luka-j9 / sbt-buf   0.0.2

Apache License 2.0 GitHub

An SBT Plugin that acts as a light wrapper around Buf.

Scala versions: 2.12
sbt plugins: 1.0


An SBT AutoPlugin that lightly wraps the Buf CLI tool.


This plugin requires sbt 1.0.0+

Install this plugin by including the following in your project/plugins.sbt

addSbtPlugin("com.lukaj9" % "sbt-buf" % "<VERSION>")

It's recommended to familiarize yourself with the Buf Cli Tool as setup and use are well documented, and this project is only intended to make Scala integration easier.

What is Buf and why would I use it?

To pull directly from Buf project's README

The buf CLI is a tool for working with Protocol Buffers.

  • The ability to manage Protobuf assets on the Buf Schema Registry (BSR).
  • A linter that enforces good API design choices and structure.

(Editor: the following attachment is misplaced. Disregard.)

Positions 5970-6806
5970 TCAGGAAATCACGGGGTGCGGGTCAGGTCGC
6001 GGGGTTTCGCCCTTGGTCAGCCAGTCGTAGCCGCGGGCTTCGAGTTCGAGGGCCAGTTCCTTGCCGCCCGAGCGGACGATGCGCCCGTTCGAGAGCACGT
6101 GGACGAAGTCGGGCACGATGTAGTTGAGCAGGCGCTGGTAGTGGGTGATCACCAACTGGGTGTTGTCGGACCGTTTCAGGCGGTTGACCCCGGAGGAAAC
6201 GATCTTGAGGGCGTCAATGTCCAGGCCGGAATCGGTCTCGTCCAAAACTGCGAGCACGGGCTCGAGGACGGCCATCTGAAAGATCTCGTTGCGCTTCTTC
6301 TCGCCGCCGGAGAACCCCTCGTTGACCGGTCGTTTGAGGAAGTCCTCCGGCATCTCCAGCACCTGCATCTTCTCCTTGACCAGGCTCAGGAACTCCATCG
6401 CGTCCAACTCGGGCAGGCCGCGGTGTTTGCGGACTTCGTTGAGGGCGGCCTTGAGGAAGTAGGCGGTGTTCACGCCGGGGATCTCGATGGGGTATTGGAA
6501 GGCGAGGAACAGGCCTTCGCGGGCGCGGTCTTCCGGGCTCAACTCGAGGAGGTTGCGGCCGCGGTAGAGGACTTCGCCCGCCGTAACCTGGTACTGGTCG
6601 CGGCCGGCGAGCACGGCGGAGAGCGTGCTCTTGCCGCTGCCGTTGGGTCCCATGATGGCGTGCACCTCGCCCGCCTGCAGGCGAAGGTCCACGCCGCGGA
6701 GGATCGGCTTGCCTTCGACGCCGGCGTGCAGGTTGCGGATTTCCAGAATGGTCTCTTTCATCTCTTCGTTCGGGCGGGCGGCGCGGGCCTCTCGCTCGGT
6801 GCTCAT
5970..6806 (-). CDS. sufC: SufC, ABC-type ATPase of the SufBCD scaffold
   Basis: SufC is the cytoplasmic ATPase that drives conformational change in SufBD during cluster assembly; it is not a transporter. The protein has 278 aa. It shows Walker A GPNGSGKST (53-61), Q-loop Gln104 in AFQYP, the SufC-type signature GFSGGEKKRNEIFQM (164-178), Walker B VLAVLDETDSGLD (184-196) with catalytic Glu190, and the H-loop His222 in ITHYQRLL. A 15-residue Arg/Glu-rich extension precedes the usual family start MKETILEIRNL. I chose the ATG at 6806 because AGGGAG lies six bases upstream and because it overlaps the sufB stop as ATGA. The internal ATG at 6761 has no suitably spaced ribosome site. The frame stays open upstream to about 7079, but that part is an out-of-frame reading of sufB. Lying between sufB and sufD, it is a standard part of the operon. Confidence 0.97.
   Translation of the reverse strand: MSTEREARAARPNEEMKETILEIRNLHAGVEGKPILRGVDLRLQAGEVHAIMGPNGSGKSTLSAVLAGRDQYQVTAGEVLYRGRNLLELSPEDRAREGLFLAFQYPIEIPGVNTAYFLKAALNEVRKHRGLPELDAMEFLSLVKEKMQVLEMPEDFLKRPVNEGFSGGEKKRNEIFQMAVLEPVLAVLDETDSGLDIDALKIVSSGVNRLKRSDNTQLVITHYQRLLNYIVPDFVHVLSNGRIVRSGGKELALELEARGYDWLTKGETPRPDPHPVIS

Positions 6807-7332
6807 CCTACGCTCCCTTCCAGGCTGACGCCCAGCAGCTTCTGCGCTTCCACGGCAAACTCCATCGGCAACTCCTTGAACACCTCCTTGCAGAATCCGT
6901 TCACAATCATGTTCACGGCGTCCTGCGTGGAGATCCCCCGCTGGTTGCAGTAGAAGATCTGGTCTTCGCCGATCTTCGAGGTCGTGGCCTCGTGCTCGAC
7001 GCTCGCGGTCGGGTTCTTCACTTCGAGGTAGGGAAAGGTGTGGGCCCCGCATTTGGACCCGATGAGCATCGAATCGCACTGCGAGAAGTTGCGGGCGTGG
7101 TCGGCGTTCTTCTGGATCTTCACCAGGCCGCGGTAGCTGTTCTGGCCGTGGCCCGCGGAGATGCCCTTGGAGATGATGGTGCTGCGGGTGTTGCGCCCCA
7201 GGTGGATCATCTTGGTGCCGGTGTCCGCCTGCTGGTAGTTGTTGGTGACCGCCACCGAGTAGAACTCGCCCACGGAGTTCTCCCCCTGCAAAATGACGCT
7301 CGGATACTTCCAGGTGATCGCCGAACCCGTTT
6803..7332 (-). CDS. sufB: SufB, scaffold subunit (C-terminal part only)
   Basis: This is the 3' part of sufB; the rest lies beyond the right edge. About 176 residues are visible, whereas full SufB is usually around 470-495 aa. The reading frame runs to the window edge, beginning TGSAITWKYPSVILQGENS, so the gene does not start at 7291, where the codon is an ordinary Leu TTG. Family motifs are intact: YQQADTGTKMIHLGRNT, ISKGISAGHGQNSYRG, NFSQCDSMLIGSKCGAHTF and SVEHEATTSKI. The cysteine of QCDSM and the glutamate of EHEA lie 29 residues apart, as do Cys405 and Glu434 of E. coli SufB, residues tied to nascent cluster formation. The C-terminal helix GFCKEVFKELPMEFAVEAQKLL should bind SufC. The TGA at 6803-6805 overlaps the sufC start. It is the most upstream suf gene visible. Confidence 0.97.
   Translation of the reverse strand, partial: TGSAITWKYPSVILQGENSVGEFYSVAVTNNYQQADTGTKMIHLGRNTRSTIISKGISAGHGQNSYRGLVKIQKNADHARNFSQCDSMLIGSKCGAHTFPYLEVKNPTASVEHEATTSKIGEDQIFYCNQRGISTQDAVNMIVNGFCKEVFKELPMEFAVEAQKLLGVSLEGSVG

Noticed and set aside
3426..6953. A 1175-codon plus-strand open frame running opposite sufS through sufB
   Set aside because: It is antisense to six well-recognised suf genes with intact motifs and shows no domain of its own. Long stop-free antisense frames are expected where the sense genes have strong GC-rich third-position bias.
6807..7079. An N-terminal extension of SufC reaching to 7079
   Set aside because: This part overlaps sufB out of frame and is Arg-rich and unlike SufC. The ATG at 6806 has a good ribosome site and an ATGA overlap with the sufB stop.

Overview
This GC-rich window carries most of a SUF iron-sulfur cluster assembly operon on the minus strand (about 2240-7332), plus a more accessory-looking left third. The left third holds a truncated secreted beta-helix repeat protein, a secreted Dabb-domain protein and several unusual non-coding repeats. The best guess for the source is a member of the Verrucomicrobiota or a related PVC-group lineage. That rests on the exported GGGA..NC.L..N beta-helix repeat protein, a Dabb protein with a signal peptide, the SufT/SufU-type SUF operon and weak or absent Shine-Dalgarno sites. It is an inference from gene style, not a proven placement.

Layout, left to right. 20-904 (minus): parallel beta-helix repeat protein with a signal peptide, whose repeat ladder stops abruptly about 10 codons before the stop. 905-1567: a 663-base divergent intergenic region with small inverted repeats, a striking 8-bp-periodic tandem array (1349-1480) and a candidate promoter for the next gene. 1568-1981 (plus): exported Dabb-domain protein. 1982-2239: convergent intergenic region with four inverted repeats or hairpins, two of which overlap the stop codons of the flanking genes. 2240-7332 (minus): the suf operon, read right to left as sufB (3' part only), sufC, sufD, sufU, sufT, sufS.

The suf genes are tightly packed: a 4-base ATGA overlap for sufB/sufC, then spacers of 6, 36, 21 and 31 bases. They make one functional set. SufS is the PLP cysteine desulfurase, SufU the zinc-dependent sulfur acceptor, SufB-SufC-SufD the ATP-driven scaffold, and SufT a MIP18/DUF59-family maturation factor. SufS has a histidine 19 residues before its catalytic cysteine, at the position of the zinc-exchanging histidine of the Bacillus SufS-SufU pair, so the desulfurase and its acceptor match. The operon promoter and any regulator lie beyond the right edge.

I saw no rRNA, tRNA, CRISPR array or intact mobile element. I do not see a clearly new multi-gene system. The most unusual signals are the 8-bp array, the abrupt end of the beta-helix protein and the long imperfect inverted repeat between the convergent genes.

• A breaking change detector that enforces compatibility at the source code or wire level.
  • A generator that invokes your plugins based on configurable templates.
  • A formatter that formats your Protobuf files in accordance with industry standards.
  • Integration with the Buf Schema Registry, including full dependency management.

If this sounds interesting, and you want to delve further into all the things Buf can do for you, I'd recommend taking a look at Buf's Documentation

Why this plugin?

This plugin was built to serve two main purposes:

  • Making it easier for teams to collaborate on a project
  • Integrate Buf into the build lifecycle
  • No reliance on published Jars

This plugin simplifies collaboration by Downloading the Buf release of your choice in the scope of your project. This ensures that all teams are using the same version of Buf without polluting your computer with different installations.

Similar to installation of Buf, this plugin will also manage your protoc plugins (these can be run natively by Buf), also in the scope of your project. Typically a user will have to install each protoc plugin the application uses on their computers path and ensure that if different projects have different versions they are appropriately named. This is tedious and error prone.